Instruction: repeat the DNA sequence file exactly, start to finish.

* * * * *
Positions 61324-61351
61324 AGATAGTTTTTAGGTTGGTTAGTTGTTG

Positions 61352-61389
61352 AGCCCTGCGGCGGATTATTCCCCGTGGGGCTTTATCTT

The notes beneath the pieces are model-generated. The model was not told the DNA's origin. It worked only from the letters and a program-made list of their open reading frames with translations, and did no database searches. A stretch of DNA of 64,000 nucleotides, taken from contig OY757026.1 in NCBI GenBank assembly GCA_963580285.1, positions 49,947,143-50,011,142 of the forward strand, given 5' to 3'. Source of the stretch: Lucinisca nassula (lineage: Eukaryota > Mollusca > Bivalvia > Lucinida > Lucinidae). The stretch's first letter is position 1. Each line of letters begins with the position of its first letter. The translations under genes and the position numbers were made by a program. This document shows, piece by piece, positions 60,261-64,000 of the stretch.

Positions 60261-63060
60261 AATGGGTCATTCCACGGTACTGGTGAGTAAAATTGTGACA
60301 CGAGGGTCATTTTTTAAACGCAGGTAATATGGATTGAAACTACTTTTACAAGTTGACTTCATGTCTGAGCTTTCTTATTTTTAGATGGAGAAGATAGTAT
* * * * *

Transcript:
Positions 61324-61351
61324 AGATAGTTTTTAGGTTGGTTAGTTGTTG

Positions 61352-61389
61352 AGCCCTGCGGCGGATTATTCCCCGTGGGGCTTTATCTT

The notes beneath the pieces are model-generated. The model was not told the DNA's origin. It worked only from the letters and a program-made list of their open reading frames with translations, and did no database searches. A stretch of DNA of 64,000 nucleotides, taken from contig OY757026.1 in NCBI GenBank assembly GCA_963580285.1, positions 49,947,143-50,011,142 of the forward strand, given 5' to 3'. Source of the stretch: Lucinisca nassula (lineage: Eukaryota > Mollusca > Bivalvia > Lucinida > Lucinidae). The stretch's first letter is position 1. Each line of letters begins with the position of its first letter. The translations under genes and the position numbers were made by a program. This document shows, piece by piece, positions 60,261-64,000 of the stretch.

Positions 60261-63060
60261 AATGGGTCATTCCACGGTACTGGTGAGTAAAATTGTGACA
60301 CGAGGGTCATTTTTTAAACGCAGGTAATATGGATTGAAACTACTTTTACAAGTTGACTTCATGTCTGAGCTTTCTTATTTTTAGATGGAGAAGATAGTAT